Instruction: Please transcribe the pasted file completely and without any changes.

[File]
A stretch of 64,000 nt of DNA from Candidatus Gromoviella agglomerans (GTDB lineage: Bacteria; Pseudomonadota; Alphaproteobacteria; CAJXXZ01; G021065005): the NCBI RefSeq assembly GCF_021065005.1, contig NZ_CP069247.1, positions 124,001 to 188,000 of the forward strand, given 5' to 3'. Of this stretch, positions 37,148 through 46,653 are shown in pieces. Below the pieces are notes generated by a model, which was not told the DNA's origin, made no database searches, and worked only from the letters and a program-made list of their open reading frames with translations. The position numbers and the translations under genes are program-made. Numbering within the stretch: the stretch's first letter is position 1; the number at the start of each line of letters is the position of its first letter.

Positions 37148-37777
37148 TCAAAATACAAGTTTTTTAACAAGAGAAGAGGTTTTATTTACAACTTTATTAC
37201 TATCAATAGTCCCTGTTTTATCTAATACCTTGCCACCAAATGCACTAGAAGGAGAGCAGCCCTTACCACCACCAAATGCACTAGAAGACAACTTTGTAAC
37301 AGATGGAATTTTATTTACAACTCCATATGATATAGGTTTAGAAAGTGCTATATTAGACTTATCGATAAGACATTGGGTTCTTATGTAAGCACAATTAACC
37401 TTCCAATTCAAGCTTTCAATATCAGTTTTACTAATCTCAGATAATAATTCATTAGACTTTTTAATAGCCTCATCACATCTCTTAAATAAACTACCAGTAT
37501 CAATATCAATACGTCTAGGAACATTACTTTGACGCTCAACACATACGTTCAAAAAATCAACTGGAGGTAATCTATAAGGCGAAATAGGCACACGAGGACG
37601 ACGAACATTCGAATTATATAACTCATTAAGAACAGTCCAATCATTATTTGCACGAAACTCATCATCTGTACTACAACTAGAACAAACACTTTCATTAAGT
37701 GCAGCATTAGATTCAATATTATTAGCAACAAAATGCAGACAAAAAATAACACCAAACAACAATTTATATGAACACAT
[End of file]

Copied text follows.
A stretch of 64,000 nt of DNA from Candidatus Gromoviella agglomerans (GTDB lineage: Bacteria; Pseudomonadota; Alphaproteobacteria; CAJXXZ01; G021065005): the NCBI RefSeq assembly GCF_021065005.1, contig NZ_CP069247.1, positions 124,001 to 188,000 of the forward strand, given 5' to 3'. Of this stretch, positions 37,148 through 46,653 are shown in pieces. Below the pieces are notes generated by a model, which was not told the DNA's origin, made no database searches, and worked only from the letters and a program-made list of their open reading frames with translations. The position numbers and the translations under genes are program-made. Numbering within the stretch: the stretch's first letter is position 1; the number at the start of each line of letters is the position of its first letter.

Positions 37148-37777
37148 TCAAAATACAAGTTTTTTAACAAGAGAAGAGGTTTTATTTACAACTTTATTAC
37201 TATCAATAGTCCCTGTTTTATCTAATACCTTGCCACCAAATGCACTAGAAGGAGAGCAGCCCTTACCACCACCAAATGCACTAGAAGACAACTTTGTAAC
37301 AGATGGAATTTTATTTACAACTCCATATGATATAGGTTTAGAAAGTGCTATATTAGACTTATCGATAAGACATTGGGTTCTTATGTAAGCACAATTAACC
37401 TTCCAATTCAAGCTTTCAATATCAGTTTTACTAATCTCAGATAATAATTCATTAGACTTTTTAATAGCCTCATCACATCTCTTAAATAAACTACCAGTAT
37501 CAATATCAATACGTCTAGGAACATTACTTTGACGCTCAACACATACGTTCAAAAAATCAACTGGAGGTAATCTATAAGGCGAAATAGGCACACGAGGACG
37601 ACGAACATTCGAATTATATAACTCATTAAGAACAGTCCAATCATTATTTGCACGAAACTCATCATCTGTACTACAACTAGAACAAACACTTTCATTAAGT
37701 GCAGCATTAGATTCAATATTATTAGCAACAAAATGCAGACAAAAAATAACACCAAACAACAATTTATATGAACACAT